Thursday, 29 December 2011

Probation Exceeding Targets - Shock!

I wouldn't normally be bothered expending time discussing statistics, let alone targets, as life is just too short and we are all familiar with the refrain that there's "lies, damned lies and statistics." However, seeing as Inspector Gadget has raised the issue, I think it's only fair to respond. In a post entitled 'Ruralshire Probation Service in melt down - SHOCK!' he says:-

"More than 43,000 offenders given community sentences have breached them in the past year.
A total of 43,521 criminals had to be tracked down and sentenced again in the year to July 2011.
Around 23,750 offenders failed to comply with simple punishments such as doing unpaid work.
Another 19,741 committed further crimes during their non-custodial sentences."

Well I've been looking at the National Offender Management Service Annual Report - a hefty tome at 115 pages, but on page 42 it states:-

"Orders and licences successfully completed (national KPI)

This is an indicator of offender compliance which measures orders and licences at their point of termination. It shows the proportion of these that have terminated successfully, i.e. which have run their full course without being revoked for breach or a further offence or have been revoked for good progress.

Target: To ensure that at least 72 per cent of orders and licences are successfully completed in 2010/11

Result: 76 per cent of orders and licences were successfully completed" 

It goes on to say that the the figure has risen consistently from 2008/9 from 72 per cent. Meanwhile Inspector Gadget goes on to make the following assertion:-

"In Ruralshire, offenders often wait so long for their first appointment after sentencing that their sentence has actually ended before they get to sit in front of  a probation officer."

Indeed this statement is repeated twice for emphasis. Administrative oversights and errors occur in every organisation, but all I can say is that I simply don't recognise the validity of such a sweeping assertion and would be very interested to hear of some evidence to support it.

The post concludes by saying:-

"All of this stuff adds to the general feeling of a lack of consequences for the criminal underclass."

I might have some sympathy with this view were it not that prison numbers continue to stand at an all-time historical high.

Saturday, 24 December 2011

It's That Time of Year Again

Having at last done my bit for the economy, met all deadlines, achieved all targets and caught up with most colleagues and friends, it's time to batten down the hatches, steady the nerves and prepare for several days of over-indulgence.

To all my readers, old and new, I wish you a happy Christmas and a great New Year. I have reason to feel that 2012 will signal renewed enthusiasm for the written word with one or two new thoughts and comments to add to the whole criminal justice debate. For a kick-off, don't miss the long-awaited three part BBC 1 probation drama 'Public Enemies' due for screening on January 2nd, 3rd and 4th. Apparently Harry Fletcher from NAPO has given the production company some advice. I wonder what it was and if they took any notice........?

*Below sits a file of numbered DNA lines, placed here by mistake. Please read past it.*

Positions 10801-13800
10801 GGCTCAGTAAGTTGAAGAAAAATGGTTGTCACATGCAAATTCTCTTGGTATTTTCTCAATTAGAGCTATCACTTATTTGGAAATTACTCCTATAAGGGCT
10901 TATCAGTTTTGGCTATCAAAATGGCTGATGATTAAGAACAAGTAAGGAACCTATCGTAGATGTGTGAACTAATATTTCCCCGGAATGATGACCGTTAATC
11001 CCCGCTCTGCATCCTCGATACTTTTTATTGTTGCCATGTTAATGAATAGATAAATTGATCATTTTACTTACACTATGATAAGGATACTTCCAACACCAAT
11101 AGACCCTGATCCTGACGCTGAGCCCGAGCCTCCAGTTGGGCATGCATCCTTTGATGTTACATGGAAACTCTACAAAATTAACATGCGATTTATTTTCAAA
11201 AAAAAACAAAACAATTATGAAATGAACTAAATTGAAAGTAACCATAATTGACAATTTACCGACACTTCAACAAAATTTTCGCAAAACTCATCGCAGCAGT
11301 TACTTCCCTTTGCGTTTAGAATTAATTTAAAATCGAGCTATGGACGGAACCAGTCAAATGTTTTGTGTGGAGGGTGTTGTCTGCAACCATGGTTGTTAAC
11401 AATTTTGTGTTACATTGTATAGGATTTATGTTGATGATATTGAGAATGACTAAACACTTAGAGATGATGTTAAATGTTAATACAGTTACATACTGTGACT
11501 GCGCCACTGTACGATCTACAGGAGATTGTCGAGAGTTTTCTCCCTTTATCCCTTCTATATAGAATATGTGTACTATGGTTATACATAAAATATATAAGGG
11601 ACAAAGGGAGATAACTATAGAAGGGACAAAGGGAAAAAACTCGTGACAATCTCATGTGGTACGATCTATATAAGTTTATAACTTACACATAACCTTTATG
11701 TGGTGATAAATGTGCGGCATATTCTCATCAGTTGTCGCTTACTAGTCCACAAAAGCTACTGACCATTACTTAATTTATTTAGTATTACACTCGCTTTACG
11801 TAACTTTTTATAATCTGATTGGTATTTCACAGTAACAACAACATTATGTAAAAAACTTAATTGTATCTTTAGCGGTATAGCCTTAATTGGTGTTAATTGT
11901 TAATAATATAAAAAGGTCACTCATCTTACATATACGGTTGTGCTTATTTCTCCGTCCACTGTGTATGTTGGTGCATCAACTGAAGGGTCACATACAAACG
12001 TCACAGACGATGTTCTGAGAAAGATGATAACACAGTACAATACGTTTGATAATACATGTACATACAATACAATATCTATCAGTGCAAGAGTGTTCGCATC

Cheers for now,


Friday, 9 December 2011

Some Answers

My suggestion that readers might like to ask some questions has already produced a very interesting clutch, together with some truly thought-provoking comment. I'm really grateful you've all taken the time and it's had the desired effect of stirring me from a temporary stupor. I intend to respond to all contributions, but some are going to take a bit of time to ponder over, especially those that require a bit of self analysis. (By the way I had never noticed that I've been mispelling Inspector Gadget continuously - freudian slip or just poor spelling?). So thanks everyone - keep them coming and in no particular order, here's some answers. Lets start with a belter from a fellow blogger and magistrate:-

Do your colleagues have training commensurate with their responsibilities?

In essence this seems to have been triggered by PSR authors suggesting 'a suspended term of imprisonment' or similar without first addressing whether imprisonment is appropriate or not. I agree that the issue is not just one of semantics, but rather sloppiness, or ill-judgement and not how I would approach the matter. I don't think it's the probation officer's role to say if imprisonment is appropriate or not, but rather to point out the possible effects incarceration would have and compare those with other options, including suspension in order to allow the Bench to make a decision. On the wider issue of training - I'm tempted to just say 'no!' But let me add that my age, background and experience leads me to marvel on a daily basis as to the difference between the world when I started out and where I find myself today in every sphere of endeavour! I'm fatalistic I'm afraid - we're just stuck with it.